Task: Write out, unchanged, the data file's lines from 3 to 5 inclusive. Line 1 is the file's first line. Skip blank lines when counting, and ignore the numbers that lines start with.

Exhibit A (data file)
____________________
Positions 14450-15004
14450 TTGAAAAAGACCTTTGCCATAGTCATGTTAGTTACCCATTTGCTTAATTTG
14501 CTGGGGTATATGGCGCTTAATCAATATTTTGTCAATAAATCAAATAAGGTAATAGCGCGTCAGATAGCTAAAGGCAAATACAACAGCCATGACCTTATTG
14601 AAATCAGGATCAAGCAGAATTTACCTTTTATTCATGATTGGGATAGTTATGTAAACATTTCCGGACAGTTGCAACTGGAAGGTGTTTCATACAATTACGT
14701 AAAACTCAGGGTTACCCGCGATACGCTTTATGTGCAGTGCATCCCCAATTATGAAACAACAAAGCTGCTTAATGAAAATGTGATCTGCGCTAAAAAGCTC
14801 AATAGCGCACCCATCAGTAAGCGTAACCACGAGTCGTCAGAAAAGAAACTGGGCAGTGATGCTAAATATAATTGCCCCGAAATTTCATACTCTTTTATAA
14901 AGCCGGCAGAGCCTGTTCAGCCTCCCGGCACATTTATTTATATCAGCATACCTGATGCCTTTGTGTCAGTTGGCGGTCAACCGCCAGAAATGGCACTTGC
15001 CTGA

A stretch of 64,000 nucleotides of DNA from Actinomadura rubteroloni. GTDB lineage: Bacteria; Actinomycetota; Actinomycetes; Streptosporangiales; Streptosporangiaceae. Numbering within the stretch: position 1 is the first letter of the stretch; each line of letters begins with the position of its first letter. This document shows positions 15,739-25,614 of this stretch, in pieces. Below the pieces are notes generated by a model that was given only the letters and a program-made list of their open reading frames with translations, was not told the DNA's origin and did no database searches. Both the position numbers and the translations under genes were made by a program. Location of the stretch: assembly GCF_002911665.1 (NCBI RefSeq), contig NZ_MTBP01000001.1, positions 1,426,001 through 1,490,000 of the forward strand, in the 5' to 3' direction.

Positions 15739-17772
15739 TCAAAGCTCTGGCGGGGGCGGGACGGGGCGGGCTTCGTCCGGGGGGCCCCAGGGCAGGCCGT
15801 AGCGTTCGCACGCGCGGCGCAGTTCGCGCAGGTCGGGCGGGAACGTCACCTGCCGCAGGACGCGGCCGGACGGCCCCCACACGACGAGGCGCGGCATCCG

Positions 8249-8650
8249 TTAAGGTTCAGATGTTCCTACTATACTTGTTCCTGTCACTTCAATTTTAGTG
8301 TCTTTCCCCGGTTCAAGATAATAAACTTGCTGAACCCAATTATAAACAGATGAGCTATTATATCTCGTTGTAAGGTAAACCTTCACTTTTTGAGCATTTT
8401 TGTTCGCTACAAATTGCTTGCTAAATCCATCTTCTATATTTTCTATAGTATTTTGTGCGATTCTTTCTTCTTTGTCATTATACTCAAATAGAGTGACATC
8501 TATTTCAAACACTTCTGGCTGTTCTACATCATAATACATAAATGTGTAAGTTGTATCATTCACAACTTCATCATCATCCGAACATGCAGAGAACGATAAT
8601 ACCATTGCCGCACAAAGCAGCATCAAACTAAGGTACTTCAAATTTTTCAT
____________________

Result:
14501 CTGGGGTATATGGCGCTTAATCAATATTTTGTCAATAAATCAAATAAGGTAATAGCGCGTCAGATAGCTAAAGGCAAATACAACAGCCATGACCTTATTG
14601 AAATCAGGATCAAGCAGAATTTACCTTTTATTCATGATTGGGATAGTTATGTAAACATTTCCGGACAGTTGCAACTGGAAGGTGTTTCATACAATTACGT
14701 AAAACTCAGGGTTACCCGCGATACGCTTTATGTGCAGTGCATCCCCAATTATGAAACAACAAAGCTGCTTAATGAAAATGTGATCTGCGCTAAAAAGCTC